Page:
La Jolla United Methodist Church’s CDC director contacted us to help design and build an Outdoor Learning Environment. As with many of our jobs, they had a small space but big dreams. Their philosophy was to allow the children to create, explore, and get as dirty as they wanted. We love those ideas!
The first thing that was needed was to remove the old wooden play structure, plastic play house, and various portable items. Because of the small space, we had to be creative in terms of the size of the play components to be installed. The center wanted a hill slide, sand play area, water feature, construction area, upper motor development equipment, trike trail and garden path–all of that into a 2,000 square foot area.
The Hill Slide
Because of the limited space at La Jolla United Methodist Church, we designed a half hillslide. Hillslides are a popular component of Outdoor Learning Environments providing kids with lots of fun from going down the slide to simply rolling down the hill. They generally come in three sizes, but can be modified to fit any area, budget or design direction.
The front half was the hill with the slide. At the top, we installed a platform with a bubble panel and shade roof. The back had a rock bench complete with built in planters. This area acts as the social interaction area. We built a retaining wall to hold the dirt for the hill and covered the wall with a high density stucco mix. The bench is flanked by two large boulders to create an enclosed feeling for the children to interact in a secure environment. The top and sides of the bench and wall are deep planters for flowers and creeping vines, and the children are responsible for maintaining the plants.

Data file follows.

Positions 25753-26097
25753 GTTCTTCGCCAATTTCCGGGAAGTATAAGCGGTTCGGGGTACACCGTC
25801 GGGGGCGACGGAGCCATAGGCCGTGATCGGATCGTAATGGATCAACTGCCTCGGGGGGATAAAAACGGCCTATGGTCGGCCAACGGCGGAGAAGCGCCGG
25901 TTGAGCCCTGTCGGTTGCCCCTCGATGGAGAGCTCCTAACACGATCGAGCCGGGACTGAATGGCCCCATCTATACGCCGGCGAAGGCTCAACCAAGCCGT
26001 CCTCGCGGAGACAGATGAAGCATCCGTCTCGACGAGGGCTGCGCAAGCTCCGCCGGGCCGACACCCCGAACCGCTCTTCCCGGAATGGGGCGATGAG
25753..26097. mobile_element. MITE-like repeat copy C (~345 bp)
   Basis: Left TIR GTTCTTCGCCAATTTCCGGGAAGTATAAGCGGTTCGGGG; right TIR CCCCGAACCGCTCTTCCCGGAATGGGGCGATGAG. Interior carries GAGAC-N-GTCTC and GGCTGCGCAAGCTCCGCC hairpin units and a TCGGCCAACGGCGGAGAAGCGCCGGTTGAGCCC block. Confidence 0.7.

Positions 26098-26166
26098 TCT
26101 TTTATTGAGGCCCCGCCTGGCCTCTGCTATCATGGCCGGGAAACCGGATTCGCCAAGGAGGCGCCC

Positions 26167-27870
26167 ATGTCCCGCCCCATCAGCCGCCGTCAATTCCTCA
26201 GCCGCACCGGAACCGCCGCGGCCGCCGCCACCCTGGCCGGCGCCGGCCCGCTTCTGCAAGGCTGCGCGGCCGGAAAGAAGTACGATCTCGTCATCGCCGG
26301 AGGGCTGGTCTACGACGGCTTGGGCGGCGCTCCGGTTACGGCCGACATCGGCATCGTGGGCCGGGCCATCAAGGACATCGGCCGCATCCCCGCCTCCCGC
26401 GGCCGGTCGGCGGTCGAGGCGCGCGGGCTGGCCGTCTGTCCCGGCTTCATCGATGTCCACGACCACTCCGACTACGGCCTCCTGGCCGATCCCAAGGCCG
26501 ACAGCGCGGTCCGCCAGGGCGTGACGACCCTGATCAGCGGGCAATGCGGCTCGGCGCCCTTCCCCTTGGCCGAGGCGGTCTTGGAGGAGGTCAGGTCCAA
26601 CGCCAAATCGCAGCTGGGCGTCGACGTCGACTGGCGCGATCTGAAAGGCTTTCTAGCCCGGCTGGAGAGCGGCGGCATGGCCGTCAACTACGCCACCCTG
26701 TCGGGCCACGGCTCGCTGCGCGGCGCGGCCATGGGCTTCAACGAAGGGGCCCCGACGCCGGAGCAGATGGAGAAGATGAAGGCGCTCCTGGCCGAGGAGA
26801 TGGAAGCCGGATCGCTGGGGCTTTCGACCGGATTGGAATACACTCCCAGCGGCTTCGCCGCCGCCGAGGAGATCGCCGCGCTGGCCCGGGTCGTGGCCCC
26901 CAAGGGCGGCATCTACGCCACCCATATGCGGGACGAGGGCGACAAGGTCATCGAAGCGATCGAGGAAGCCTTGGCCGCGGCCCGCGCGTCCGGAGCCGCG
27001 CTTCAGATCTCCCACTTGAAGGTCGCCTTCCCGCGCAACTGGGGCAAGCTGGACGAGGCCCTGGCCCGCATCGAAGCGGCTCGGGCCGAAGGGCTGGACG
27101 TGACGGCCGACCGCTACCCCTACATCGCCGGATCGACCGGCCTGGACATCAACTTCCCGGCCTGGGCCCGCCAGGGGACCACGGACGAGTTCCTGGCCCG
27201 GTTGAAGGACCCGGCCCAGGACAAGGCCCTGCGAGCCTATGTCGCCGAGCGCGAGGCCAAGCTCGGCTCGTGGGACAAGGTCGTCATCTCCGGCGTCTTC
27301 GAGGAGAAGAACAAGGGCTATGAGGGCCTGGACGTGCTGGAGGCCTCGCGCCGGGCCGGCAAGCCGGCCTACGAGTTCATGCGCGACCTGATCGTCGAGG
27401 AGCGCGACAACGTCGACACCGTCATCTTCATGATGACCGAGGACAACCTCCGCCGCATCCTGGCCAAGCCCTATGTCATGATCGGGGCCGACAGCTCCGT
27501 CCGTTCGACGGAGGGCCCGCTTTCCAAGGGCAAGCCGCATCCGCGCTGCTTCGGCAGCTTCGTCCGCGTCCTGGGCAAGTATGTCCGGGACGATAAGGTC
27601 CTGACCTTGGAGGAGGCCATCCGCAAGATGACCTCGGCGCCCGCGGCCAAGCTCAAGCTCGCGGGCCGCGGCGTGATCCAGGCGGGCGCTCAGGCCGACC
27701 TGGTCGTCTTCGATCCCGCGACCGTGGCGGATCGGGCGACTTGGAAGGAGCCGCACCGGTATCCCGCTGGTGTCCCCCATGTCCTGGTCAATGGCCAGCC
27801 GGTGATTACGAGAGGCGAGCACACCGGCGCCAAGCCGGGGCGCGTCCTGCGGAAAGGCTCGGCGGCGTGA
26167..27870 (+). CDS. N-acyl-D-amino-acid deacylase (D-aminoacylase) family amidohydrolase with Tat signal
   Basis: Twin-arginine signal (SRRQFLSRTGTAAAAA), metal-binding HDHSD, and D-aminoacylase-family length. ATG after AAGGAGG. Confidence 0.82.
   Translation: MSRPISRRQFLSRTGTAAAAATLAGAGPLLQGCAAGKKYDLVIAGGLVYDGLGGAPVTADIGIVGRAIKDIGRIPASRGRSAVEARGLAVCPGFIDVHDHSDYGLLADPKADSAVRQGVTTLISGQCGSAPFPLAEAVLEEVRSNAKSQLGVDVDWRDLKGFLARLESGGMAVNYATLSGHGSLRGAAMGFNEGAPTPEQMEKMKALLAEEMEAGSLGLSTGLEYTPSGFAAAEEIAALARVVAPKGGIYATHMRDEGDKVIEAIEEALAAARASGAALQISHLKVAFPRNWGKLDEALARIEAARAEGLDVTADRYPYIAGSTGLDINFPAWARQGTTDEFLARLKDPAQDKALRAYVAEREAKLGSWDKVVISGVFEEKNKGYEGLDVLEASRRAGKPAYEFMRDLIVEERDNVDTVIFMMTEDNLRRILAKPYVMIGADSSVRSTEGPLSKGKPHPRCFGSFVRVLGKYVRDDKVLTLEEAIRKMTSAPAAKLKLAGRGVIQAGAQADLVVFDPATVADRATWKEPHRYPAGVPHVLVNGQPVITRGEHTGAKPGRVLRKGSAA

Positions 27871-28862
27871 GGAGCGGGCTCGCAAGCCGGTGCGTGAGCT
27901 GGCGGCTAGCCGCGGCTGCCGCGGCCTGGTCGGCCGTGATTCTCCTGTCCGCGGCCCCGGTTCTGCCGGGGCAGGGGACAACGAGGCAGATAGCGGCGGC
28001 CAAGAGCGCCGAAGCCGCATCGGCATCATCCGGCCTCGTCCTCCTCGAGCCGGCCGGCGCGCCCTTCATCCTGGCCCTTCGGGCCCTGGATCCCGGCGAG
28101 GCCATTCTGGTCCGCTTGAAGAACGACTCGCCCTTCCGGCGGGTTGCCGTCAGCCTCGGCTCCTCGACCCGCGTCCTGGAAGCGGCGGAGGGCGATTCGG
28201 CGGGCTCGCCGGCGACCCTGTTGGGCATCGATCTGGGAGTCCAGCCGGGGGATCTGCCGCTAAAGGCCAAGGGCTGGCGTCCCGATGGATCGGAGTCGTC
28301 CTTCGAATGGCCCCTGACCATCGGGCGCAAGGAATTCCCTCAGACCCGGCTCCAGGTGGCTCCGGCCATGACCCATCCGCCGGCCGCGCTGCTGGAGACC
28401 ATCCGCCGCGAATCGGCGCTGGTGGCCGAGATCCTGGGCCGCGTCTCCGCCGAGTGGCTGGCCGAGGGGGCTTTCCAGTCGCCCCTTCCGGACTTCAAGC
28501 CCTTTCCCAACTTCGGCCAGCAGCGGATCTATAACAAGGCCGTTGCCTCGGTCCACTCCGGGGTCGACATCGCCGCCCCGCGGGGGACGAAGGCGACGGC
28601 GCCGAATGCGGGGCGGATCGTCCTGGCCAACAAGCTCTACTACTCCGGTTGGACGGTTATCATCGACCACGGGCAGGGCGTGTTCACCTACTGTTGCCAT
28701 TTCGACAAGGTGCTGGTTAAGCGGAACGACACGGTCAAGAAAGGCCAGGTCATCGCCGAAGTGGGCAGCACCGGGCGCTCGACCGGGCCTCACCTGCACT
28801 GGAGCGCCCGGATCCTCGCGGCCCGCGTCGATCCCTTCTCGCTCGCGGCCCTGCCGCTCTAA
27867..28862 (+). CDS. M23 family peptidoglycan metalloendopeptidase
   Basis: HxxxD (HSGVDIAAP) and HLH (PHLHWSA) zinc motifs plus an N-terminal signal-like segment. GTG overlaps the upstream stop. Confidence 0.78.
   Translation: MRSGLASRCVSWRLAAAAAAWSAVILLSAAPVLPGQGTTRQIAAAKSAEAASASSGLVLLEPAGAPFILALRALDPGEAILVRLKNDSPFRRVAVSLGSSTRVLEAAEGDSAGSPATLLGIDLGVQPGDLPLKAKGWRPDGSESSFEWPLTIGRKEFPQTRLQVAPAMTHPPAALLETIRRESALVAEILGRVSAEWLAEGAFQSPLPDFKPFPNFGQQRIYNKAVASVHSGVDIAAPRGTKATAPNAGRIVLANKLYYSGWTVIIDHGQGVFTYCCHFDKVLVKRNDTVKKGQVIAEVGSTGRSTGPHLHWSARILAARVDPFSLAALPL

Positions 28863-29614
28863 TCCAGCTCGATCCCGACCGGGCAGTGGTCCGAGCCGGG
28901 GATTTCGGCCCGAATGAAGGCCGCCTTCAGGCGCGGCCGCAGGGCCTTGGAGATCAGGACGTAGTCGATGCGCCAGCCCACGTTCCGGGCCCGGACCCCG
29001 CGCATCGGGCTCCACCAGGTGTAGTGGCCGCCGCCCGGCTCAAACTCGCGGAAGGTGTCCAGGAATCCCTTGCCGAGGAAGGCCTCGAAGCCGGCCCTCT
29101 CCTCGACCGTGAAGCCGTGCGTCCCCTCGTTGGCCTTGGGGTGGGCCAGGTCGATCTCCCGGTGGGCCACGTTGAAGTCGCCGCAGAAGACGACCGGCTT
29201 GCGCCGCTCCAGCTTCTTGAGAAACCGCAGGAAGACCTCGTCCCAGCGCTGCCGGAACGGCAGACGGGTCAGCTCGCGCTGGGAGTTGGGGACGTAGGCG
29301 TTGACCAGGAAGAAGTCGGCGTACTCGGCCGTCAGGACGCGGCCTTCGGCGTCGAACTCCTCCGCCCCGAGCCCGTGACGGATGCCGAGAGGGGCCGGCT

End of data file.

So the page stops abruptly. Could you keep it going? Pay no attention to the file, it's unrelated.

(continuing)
Sand Play Area
Sand play and sand boxes are two completely different things. A sand box seats 3 to 4 children, has 6 inches of sand with a bottom, and is intended for the children to use cups and some sand toys. A sand play area is 200 square feet and built at the same grade as the surrounding area. It is 2 feet deep (or deeper) and has a water access point for the children to use when they want.
This changes sand play from a static event into a construction site. Throw in some loose parts such as plastic gutters, tubing, recycled plastic blocks, and such, and you can build a city, a lake with a river, or anything else you can imagine.
The water feature for La Jolla has seven water caves that, once activated, use a mister to puddle the water in the caves and run down its vertical face. A water table was constructed with a slight pitch from back to front, allowing the children to dam, divert, and build structures.
There is enough room on the table for 6 to 10 children at a time. The water is activated by a on/off valve that only the staff can access. It uses 4 to 6 gallons per half hour of use.
During the construction of the playground the children came outside to supervise. They loved to see the equipment digging out the dirt, the dump trucks delivering the sand, and the concrete trucks pouring the concrete. This as, well as the trike trail, solidify the concept that this was their playground–designed and built by each and every one of them.
Check out all the photos on our Facebook Page.